I enjoy nature photography with landscapes being my favorite subject matter, particularly where rivers, lakes or the coast features in the scene. More recently I have started to enjoy taking photographs of wildflowers and wildlife which does fit in nicely with my landscape work.
At the beginning of January 2016 I took the decision to enter the world of stock photography, my thoughts at the time were that as there are no rules on how much you contribute it meant I could do as much, or as little as my disability would allow. After doing quite a bit of research I eventually opted for two agencies, Shutterstock and iStock by Getty, on both of these I now have fair sized portfolios which are steadily growing. So far my photographs have been used by the BBC, Daily Mirror online, Secret Escapes, Camping and Caravan Club and numerous internet based holiday companies. So nearly two years in I am very happy with my decision and once again photography is as much a part of my pain management strategy as my medication
Because of my disability, I have osteoarthritis in my knees and spondylosis in my upper and lower back, I really have to think hard when it comes to buying new kit to ensure that it not only does what I want it to but also that I am able to carry it fairly comfortably. As an example I had to find a lighter alternative to my heavy Canon based kit, which included some ‘L’ series lenses and big tripods or give up photography.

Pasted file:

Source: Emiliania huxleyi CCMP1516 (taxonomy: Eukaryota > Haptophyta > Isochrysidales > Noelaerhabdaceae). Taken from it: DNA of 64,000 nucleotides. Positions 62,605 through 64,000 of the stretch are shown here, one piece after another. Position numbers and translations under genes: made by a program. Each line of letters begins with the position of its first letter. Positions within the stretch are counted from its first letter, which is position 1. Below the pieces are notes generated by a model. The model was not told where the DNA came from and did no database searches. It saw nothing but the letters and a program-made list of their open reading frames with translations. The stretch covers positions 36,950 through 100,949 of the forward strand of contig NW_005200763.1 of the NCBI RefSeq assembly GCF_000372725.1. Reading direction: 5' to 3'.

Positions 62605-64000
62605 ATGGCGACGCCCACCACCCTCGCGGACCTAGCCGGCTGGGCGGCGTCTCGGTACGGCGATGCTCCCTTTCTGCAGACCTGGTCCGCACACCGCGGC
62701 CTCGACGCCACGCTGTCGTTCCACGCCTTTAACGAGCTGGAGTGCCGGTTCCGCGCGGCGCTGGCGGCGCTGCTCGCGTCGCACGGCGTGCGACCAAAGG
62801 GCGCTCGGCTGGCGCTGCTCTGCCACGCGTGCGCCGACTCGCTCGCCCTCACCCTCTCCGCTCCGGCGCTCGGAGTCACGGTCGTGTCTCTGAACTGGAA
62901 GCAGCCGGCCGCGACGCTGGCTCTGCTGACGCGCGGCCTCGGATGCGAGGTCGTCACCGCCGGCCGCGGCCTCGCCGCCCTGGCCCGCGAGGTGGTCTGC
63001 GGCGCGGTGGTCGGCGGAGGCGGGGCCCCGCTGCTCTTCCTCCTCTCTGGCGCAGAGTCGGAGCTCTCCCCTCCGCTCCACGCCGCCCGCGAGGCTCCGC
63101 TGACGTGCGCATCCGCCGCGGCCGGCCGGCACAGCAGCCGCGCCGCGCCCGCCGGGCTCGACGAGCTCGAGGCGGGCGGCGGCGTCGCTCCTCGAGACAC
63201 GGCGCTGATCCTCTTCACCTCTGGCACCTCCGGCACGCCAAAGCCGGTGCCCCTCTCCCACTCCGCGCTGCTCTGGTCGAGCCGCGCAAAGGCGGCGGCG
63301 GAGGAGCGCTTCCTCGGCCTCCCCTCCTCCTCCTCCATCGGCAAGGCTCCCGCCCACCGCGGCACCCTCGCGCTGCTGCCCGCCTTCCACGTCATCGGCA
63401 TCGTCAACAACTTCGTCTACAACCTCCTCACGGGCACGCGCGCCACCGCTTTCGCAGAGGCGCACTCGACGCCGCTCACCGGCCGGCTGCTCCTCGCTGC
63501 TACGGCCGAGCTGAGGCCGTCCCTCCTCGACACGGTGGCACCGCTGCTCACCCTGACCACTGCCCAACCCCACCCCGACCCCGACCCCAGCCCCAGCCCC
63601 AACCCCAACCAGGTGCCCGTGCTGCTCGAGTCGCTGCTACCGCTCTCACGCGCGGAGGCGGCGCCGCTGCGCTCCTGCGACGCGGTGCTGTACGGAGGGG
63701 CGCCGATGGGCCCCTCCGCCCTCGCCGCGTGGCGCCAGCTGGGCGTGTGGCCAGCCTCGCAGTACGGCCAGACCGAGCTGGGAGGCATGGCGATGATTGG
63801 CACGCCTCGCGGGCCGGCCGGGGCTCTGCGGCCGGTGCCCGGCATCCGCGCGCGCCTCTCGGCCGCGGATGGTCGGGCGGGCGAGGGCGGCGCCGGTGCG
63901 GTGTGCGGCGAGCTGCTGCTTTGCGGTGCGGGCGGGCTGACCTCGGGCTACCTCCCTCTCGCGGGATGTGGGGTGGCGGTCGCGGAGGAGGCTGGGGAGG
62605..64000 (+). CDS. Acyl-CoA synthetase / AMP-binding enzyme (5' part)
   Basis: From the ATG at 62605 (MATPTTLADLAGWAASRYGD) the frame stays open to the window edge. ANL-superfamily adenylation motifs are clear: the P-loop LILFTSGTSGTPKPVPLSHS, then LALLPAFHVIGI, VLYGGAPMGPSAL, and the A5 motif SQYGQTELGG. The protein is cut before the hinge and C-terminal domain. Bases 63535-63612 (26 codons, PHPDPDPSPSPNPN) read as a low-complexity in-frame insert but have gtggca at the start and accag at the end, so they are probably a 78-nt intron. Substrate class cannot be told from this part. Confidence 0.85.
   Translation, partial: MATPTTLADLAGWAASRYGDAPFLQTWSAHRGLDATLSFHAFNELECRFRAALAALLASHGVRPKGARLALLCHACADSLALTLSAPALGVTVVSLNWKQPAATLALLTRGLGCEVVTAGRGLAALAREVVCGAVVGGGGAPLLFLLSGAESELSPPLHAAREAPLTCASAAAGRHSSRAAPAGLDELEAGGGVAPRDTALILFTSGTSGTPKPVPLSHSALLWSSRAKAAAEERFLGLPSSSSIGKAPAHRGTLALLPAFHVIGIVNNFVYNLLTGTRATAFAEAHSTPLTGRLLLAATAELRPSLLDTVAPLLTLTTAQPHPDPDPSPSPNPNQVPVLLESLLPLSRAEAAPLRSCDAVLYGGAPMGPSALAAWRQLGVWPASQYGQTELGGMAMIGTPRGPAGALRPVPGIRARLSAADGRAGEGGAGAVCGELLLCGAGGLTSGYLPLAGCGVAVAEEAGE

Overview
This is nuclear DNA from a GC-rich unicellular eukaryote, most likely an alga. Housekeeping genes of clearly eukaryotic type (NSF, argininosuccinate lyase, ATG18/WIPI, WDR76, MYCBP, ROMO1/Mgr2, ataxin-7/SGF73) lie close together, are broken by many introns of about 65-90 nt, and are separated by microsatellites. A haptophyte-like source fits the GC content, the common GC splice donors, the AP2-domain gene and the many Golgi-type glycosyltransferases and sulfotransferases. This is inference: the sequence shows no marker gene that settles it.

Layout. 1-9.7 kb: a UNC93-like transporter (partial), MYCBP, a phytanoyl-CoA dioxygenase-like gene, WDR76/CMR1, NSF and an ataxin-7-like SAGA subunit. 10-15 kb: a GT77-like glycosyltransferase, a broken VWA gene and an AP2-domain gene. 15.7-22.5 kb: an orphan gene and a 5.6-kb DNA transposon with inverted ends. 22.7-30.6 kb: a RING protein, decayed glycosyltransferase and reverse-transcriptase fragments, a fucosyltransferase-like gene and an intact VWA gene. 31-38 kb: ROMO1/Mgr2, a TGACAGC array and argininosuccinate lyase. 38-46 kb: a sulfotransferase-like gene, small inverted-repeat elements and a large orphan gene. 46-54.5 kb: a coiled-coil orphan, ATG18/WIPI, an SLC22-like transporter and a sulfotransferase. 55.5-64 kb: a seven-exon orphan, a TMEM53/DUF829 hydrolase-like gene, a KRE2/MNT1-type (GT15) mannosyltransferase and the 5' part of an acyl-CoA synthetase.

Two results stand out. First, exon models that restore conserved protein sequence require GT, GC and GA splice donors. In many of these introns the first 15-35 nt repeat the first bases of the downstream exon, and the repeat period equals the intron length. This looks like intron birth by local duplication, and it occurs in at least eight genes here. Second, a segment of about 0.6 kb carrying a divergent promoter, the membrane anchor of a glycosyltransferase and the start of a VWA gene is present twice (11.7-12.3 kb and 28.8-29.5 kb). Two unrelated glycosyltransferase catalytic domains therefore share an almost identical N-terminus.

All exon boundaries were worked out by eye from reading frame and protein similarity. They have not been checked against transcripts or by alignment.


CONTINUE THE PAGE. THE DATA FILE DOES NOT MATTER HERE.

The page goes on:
After much thought, and trying an Olympus OM-D E-M10 with a couple of kit lenses, I opted for an Olympus system based around the then new OM-D E-M5 mk2 with the Olympus 12-40 and 40-150 pro lenses. Now the OM-D E-M5 replaced by an OM-D E-M1 mk2 and the Olympus 7-14 and 12-100 pro lenses have been added to my kit bag. For wildlife photography I have recently bought a Panasonic 100-400, there being no Olympus alternative, and its proving a joy to use.
The tripod problem was more difficult to resolve, in the end I have had to go with travel tripods which are lighter than their full size cousins but unfortunately not as stable.To try and add some stability I always carry a small bag which I can fill with whatever is available and hang on the bottom of the centre column.
My biggest problem has been in finding a suitable camera bag, one that will carry the kit I need and that is easy for me to carry and get on and off. Backpacks are out as are the larger slings and traditional shoulder bags, I’ve tried a rolling bag but the tiny solid plastic wheels make an awful racket when being pulled along. Unfortunately there is no ideal solution so I find myself with two shoulder bags which are the best fit for me and my kit, a Thinktank Spectral 15 and a Vanguard Veo.
Links to my stock portfolios
September 7th 2018